K-9 unit visits Criminology Club at SRU


K9 unit with the CrimClub

Justice, a police dog that is part of the Butler County Sheriff’s Department’s K-9 unit, and Sgt. Harry Callithen conducted at demonstration at the Slippery Rock University ski lodge for members of the Criminology Club at SRU.

April 12, 2022

SLIPPERY ROCK, Pa. — In the interest of Justice, the Criminology Club at Slippery Rock University recently welcomed a special guest to campus. "Justice" is the name of a 3-year-old German wirehaired pointer that is part of the K-9 unit with the Butler County Sheriff's Department. Sgt. Harry Callithen and Justice visited with SRU students from the Criminology Club, April 8, at SRU's ski lodge, for a presentation to show the capabilities of the K-9 unit to students who are aspiring law enforcement professionals.

"It's always cool to see in the movies how police dogs are used, but there's nothing like seeing them in person," said Zachary Kolesar, a senior criminology and criminal justice major from Allison Park, who is the treasurer of the Crim Club. "What better way, with Butler's police department close by, for them to come in and engage with college students, and college students to engage with them. It's a win-win."

Callithen spoke to the students and conducted a demonstration using a training aid where he put traces of methamphetamines in a cupboard and had Justice detect the location. The students also went outdoors to see Justice's tracking capabilities, as he was hidden from a student who walked about 100 yards from the ski lodge, only to have Justice later track the student's path.

"This is a great opportunity for students to see one facet of law enforcement that they can get involved with," Callithen said. "You don't just show up at the police department on day one and become a canine officer. It's a lot of responsibility. It takes someone who has been educated and understands that it is a powerful tool and a use of force, if you're using a patrol dog, and knowing when certain things need to be applied."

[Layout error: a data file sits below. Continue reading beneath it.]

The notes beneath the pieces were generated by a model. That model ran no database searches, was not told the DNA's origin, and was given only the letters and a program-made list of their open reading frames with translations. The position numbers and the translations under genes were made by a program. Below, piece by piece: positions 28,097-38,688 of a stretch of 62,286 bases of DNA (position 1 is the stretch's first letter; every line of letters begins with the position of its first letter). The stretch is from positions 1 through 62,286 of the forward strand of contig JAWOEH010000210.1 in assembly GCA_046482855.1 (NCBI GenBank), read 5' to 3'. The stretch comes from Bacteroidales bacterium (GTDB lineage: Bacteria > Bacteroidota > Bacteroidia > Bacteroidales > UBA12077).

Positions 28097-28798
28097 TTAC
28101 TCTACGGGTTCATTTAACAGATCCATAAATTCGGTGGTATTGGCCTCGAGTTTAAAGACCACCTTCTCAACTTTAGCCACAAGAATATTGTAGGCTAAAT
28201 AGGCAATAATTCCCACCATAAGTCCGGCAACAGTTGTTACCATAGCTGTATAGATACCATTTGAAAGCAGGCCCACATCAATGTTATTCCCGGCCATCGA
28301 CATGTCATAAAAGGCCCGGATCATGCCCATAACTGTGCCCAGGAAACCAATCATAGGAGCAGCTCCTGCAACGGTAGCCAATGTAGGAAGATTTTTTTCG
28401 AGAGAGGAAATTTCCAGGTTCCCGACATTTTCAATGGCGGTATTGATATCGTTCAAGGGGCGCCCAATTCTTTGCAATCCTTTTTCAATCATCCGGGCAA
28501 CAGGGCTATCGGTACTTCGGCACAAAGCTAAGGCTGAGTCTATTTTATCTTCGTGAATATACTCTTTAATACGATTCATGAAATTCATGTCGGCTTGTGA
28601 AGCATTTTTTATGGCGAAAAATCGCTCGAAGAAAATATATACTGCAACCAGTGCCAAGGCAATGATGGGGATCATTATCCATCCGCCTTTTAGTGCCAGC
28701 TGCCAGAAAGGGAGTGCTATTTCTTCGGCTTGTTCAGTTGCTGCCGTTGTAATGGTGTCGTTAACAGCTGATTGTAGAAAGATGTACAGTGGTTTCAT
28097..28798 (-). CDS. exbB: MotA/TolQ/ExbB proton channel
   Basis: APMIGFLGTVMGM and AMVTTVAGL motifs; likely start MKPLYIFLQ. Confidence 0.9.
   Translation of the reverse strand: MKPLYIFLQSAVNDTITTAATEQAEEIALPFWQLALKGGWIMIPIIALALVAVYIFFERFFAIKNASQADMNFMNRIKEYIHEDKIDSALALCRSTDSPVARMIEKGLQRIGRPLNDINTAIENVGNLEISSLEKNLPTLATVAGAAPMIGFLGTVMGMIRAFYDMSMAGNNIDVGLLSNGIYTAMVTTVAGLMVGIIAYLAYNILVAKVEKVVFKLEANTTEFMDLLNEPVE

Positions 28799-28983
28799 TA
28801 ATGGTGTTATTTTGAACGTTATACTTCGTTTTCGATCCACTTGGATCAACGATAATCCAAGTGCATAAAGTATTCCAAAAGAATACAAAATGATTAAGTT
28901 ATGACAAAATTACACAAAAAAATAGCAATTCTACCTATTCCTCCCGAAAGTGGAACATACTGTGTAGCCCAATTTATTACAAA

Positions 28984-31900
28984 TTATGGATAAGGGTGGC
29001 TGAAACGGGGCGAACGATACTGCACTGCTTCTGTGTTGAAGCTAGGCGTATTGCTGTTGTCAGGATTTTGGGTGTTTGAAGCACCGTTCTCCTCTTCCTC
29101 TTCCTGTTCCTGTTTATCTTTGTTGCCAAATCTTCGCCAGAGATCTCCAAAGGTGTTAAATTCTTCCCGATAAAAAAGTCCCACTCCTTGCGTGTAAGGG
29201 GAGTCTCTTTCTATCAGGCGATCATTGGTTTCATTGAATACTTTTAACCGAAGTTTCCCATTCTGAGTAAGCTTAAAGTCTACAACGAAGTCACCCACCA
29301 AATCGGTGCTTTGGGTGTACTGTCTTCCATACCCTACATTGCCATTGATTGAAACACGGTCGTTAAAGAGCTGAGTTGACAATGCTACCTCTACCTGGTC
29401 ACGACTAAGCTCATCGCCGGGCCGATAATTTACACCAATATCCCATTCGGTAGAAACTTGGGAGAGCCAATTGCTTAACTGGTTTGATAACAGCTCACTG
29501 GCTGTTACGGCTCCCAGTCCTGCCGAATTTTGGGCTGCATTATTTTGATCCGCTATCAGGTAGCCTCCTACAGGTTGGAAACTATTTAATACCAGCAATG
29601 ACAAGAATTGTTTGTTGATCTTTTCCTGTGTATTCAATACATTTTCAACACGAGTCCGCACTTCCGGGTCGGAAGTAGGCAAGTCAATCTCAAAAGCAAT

Justice is not a patrol dog, which are often German shepherds that are trained to conduct buildings searches, bark at suspects if they are running away or chase them down and bite them if they are escaping. Instead, Justice is a single-purpose police service dog, trained for tracking and to detect drugs such as heroin, methamphetamines and cocaine.



Kolesar was particularly interested in the demonstration as he will be working as a seasonal police office in Ocean City, Maryland, this summer.

"It's important to just be aware of what other police departments may have and to know as an officer what the dogs are capable of," Kolesar said. "I'll know the situations where people can get bit and when to stop when police dogs are barking. This experience has been educational for me and hopefully it helps me in my field."

The Crim Club at SRU includes more than 90 members and about a dozen attended last week's demonstration.

Justice has been working with Callithen for more than a year and a majority of the work they do is for educational demonstrations such as the one they conducted at SRU. The calls of service vary from two to three in a week to once during a span of two months. The Butler Sheriff's Department received Justice through donations of more than $11,000 that covered the cost of buying, training and outfitting the new police dog.

More information about SRU's criminology and criminal justice programs are available on the University's website. More information about the Crim Club is available on CORE, SRU's online platform for student organizations and activities.

MEDIA CONTACT: Justin Zackal | 724.738.4854 |  justin.zackal@sru.edu